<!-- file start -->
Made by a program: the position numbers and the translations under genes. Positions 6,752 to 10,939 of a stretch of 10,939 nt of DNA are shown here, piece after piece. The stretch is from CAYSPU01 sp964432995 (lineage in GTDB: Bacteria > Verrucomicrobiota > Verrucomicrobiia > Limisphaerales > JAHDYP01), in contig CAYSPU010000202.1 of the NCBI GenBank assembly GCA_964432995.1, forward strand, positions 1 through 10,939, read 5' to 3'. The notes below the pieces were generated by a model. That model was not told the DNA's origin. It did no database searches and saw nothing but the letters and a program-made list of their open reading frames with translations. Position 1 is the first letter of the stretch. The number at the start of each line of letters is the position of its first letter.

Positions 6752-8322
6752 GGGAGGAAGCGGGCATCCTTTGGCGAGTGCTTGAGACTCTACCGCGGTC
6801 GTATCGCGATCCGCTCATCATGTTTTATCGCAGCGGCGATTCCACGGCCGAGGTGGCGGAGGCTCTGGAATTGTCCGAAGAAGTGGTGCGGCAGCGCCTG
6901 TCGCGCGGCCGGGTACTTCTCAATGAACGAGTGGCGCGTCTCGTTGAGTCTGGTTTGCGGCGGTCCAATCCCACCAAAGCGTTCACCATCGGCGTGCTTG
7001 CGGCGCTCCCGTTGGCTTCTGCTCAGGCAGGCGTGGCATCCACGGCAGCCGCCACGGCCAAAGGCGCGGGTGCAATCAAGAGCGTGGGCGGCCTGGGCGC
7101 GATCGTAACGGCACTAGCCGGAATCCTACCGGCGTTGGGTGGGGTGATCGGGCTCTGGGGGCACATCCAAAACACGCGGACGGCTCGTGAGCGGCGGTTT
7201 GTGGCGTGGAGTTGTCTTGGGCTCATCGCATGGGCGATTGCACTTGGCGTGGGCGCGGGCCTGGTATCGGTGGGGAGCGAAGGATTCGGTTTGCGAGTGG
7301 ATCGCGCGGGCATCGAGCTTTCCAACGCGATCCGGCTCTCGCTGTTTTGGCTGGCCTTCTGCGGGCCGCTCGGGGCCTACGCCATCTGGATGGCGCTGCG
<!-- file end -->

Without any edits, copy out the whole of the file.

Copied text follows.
Made by a program: the position numbers and the translations under genes. Positions 6,752 to 10,939 of a stretch of 10,939 nt of DNA are shown here, piece after piece. The stretch is from CAYSPU01 sp964432995 (lineage in GTDB: Bacteria > Verrucomicrobiota > Verrucomicrobiia > Limisphaerales > JAHDYP01), in contig CAYSPU010000202.1 of the NCBI GenBank assembly GCA_964432995.1, forward strand, positions 1 through 10,939, read 5' to 3'. The notes below the pieces were generated by a model. That model was not told the DNA's origin. It did no database searches and saw nothing but the letters and a program-made list of their open reading frames with translations. Position 1 is the first letter of the stretch. The number at the start of each line of letters is the position of its first letter.

Positions 6752-8322
6752 GGGAGGAAGCGGGCATCCTTTGGCGAGTGCTTGAGACTCTACCGCGGTC
6801 GTATCGCGATCCGCTCATCATGTTTTATCGCAGCGGCGATTCCACGGCCGAGGTGGCGGAGGCTCTGGAATTGTCCGAAGAAGTGGTGCGGCAGCGCCTG
6901 TCGCGCGGCCGGGTACTTCTCAATGAACGAGTGGCGCGTCTCGTTGAGTCTGGTTTGCGGCGGTCCAATCCCACCAAAGCGTTCACCATCGGCGTGCTTG
7001 CGGCGCTCCCGTTGGCTTCTGCTCAGGCAGGCGTGGCATCCACGGCAGCCGCCACGGCCAAAGGCGCGGGTGCAATCAAGAGCGTGGGCGGCCTGGGCGC
7101 GATCGTAACGGCACTAGCCGGAATCCTACCGGCGTTGGGTGGGGTGATCGGGCTCTGGGGGCACATCCAAAACACGCGGACGGCTCGTGAGCGGCGGTTT
7201 GTGGCGTGGAGTTGTCTTGGGCTCATCGCATGGGCGATTGCACTTGGCGTGGGCGCGGGCCTGGTATCGGTGGGGAGCGAAGGATTCGGTTTGCGAGTGG
7301 ATCGCGCGGGCATCGAGCTTTCCAACGCGATCCGGCTCTCGCTGTTTTGGCTGGCCTTCTGCGGGCCGCTCGGGGCCTACGCCATCTGGATGGCGCTGCG